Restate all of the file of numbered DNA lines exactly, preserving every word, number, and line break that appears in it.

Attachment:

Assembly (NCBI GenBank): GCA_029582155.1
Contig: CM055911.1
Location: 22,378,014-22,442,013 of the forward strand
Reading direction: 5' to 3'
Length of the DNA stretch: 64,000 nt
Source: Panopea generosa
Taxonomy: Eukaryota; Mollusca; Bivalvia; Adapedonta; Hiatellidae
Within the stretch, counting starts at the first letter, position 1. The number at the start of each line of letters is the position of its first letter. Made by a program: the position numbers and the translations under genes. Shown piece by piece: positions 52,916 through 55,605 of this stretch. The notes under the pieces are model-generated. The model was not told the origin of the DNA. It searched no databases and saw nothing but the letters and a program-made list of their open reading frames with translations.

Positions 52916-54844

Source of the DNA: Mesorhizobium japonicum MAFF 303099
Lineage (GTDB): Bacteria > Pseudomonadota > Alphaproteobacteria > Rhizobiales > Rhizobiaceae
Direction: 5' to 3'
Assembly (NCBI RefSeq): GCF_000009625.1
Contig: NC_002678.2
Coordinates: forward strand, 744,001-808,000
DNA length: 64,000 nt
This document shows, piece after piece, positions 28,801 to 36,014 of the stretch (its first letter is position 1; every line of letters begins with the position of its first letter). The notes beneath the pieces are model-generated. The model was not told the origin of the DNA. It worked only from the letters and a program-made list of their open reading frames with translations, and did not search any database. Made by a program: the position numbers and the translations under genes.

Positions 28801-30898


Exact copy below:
Assembly (NCBI GenBank): GCA_029582155.1
Contig: CM055911.1
Location: 22,378,014-22,442,013 of the forward strand
Reading direction: 5' to 3'
Length of the DNA stretch: 64,000 nt
Source: Panopea generosa
Taxonomy: Eukaryota; Mollusca; Bivalvia; Adapedonta; Hiatellidae
Within the stretch, counting starts at the first letter, position 1. The number at the start of each line of letters is the position of its first letter. Made by a program: the position numbers and the translations under genes. Shown piece by piece: positions 52,916 through 55,605 of this stretch. The notes under the pieces are model-generated. The model was not told the origin of the DNA. It searched no databases and saw nothing but the letters and a program-made list of their open reading frames with translations.

Positions 52916-54844

Source of the DNA: Mesorhizobium japonicum MAFF 303099
Lineage (GTDB): Bacteria > Pseudomonadota > Alphaproteobacteria > Rhizobiales > Rhizobiaceae
Direction: 5' to 3'
Assembly (NCBI RefSeq): GCF_000009625.1
Contig: NC_002678.2
Coordinates: forward strand, 744,001-808,000
DNA length: 64,000 nt
This document shows, piece after piece, positions 28,801 to 36,014 of the stretch (its first letter is position 1; every line of letters begins with the position of its first letter). The notes beneath the pieces are model-generated. The model was not told the origin of the DNA. It worked only from the letters and a program-made list of their open reading frames with translations, and did not search any database. Made by a program: the position numbers and the translations under genes.

Positions 28801-30898